Vertigo: Causes, Symptoms and Treatments

Caitlin Hard
Caitlin Hard Executive Assistant at AHS

Vertigo is a condition that affects millions of people. It is characterized by the sensation that you or your surroundings are spinning. One of the most common forms of vertigo is Benign Paroxysmal Positional Vertigo (BPPV), which originates in the inner ear and impacts the vestibular system that maintains balance for the body. 

Though vertigo and BPPV are not life threatening or progressive, they can occur suddenly and cause short periods of dizziness that are triggered by changes in head position, especially when looking up, bending over, lying down, or turning over and sitting up in bed. With vertigo, movement causes a layer of calcium carbonate material present in the inner ear to break off and move into the ear canal, which stimulates the nerve endings and causes episodes of mild to intense dizziness.

Risk Factors and Causes of Vertigo

  • Trauma to the head, especially a head injury that results in an injury to the inner ear
  • Inner ear infections or disorders such as Meniere’s Disease
  • Surgery that removes or injures the inner ear or its nerves
  • Migraines
  • Women are more likely to develop vertigo, and it may be hereditary
  • Age (occurs most often in individuals 50 years or older, but can occur at any age)

Symptoms of Vertigo and BPPV:

  • Dizziness and the sense that your surroundings are spinning or moving
  • Lightheadedness, loss of balance, or unsteadiness
  • Abnormal eye movements
  • Nausea
  • vomiting

BPPV occurs less than 15 seconds following a change in head position. Sensations of dizziness are brief, but intense, and last bout 15-45 seconds. The symptoms of vertigo may last for up to 2 minutes if the calcium crystals become stuck to part of the inner ear. These episodes can occur frequently for weeks and months at a time, and may even disappear for some time and recur. 

Some may experience additional symptoms with vertigo such as fever, severe headaches, double vision, trouble speaking, and weakness in the arms and legs which would require emergency care, as it could be a sign of a more serious problem. If vertigo or BPPV is left untreated, it can increase the risk of falling, which could lead to other injuries. Fortunately, there are several ways a physical therapist with experience treating neurological problems can treat this condition.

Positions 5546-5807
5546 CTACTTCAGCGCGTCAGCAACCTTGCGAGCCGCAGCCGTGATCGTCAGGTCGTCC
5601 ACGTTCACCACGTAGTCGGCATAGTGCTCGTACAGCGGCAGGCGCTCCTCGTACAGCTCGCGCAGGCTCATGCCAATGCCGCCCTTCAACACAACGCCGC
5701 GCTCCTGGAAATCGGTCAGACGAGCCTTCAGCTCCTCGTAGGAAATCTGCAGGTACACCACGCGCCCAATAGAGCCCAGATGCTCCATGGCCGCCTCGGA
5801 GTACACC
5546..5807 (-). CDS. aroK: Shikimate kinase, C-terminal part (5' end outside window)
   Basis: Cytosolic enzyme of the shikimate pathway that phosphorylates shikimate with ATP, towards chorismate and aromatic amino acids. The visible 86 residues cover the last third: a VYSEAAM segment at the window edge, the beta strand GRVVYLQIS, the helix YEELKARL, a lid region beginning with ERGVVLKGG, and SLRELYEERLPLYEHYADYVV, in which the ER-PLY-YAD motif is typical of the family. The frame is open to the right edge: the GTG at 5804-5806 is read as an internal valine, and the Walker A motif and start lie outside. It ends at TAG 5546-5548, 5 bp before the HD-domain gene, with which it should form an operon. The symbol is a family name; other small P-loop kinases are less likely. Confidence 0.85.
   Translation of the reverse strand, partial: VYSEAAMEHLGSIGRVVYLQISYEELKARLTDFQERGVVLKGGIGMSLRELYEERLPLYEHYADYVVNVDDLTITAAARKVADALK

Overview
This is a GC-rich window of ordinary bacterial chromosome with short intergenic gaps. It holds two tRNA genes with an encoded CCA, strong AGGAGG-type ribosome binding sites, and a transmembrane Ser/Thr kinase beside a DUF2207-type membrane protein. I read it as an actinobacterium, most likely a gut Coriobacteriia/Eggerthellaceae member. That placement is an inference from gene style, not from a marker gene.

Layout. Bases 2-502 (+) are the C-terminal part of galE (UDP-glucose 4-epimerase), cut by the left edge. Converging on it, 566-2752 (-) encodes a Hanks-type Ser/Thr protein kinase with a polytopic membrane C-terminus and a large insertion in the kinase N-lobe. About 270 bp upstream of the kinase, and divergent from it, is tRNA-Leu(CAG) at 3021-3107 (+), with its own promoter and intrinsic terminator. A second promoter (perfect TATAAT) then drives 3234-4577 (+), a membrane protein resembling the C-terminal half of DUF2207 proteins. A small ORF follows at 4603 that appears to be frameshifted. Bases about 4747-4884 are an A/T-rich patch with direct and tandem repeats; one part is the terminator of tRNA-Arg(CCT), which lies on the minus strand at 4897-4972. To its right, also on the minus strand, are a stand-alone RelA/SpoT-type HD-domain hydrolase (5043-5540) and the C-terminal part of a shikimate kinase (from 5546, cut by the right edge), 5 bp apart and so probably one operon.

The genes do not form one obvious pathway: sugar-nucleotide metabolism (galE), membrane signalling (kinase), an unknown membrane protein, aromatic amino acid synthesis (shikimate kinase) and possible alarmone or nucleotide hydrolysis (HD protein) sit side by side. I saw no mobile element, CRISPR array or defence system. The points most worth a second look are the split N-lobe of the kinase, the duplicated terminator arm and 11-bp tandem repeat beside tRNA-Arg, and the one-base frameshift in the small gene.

PT Treatments for Vertigo:

  1. Canalith Repositioning: your PT will guide you through a series of 2-4 head and neck maneuvers with each position change to be held for 30 seconds – 2 minutes. The goal of this treatment is to move the crystals from the ear canal back to the inner ear to reduce the sensation of vertigo.
  2. Awareness of symptoms and coping strategies: if certain activities or chores trigger dizziness, your PT can show you different ways of performing these activities to reduce vertigo. If you experience dizziness, sitting down immediately and using good lighting at night are recommended.
  3. Exercises: your PT will provide you with exercises to improve balance, the ability to focus your eyes and vision, and to help the brain correct differences in the inner ears.
  4. Surgery: in rare cases in which BPPV cannot be managed by treatment maneuvers, a surgical procedure called “Posterior Canal Plugging” may be considered.

How can Vertigo be prevented?

There are no known ways to prevent BPPV or Vertigo, and symptoms may recur even after successful therapy, especially if new crystals break off and get into the ear canal due to a head injury.

Once you experience Vertigo, you will be able to recognize the symptoms and take the necessary precautions to keep yourself safe until you can get help.

Your PT will apply the maneuvers needed to return the crystals to their correct position, and will teach you how to do exercises that can reduce or eliminate the symptoms of vertigo. This condition can be managed with the proper PT and home treatments.


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